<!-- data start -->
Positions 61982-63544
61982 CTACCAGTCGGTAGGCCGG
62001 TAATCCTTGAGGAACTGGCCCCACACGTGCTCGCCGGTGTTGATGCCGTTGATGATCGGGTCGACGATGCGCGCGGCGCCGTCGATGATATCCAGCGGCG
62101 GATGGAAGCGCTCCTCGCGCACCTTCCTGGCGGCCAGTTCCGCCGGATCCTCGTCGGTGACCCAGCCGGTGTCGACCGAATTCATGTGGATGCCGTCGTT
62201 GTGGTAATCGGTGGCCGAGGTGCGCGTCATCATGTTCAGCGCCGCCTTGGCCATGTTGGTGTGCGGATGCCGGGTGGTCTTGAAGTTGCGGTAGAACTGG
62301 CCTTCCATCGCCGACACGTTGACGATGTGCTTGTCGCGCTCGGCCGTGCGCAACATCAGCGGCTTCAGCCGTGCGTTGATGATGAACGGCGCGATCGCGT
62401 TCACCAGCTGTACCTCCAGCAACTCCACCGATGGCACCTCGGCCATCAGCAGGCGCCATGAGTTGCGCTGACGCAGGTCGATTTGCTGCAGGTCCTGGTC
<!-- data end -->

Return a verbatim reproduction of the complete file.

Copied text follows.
Positions 61982-63544
61982 CTACCAGTCGGTAGGCCGG
62001 TAATCCTTGAGGAACTGGCCCCACACGTGCTCGCCGGTGTTGATGCCGTTGATGATCGGGTCGACGATGCGCGCGGCGCCGTCGATGATATCCAGCGGCG
62101 GATGGAAGCGCTCCTCGCGCACCTTCCTGGCGGCCAGTTCCGCCGGATCCTCGTCGGTGACCCAGCCGGTGTCGACCGAATTCATGTGGATGCCGTCGTT
62201 GTGGTAATCGGTGGCCGAGGTGCGCGTCATCATGTTCAGCGCCGCCTTGGCCATGTTGGTGTGCGGATGCCGGGTGGTCTTGAAGTTGCGGTAGAACTGG
62301 CCTTCCATCGCCGACACGTTGACGATGTGCTTGTCGCGCTCGGCCGTGCGCAACATCAGCGGCTTCAGCCGTGCGTTGATGATGAACGGCGCGATCGCGT
62401 TCACCAGCTGTACCTCCAGCAACTCCACCGATGGCACCTCGGCCATCAGCAGGCGCCATGAGTTGCGCTGACGCAGGTCGATTTGCTGCAGGTCCTGGTC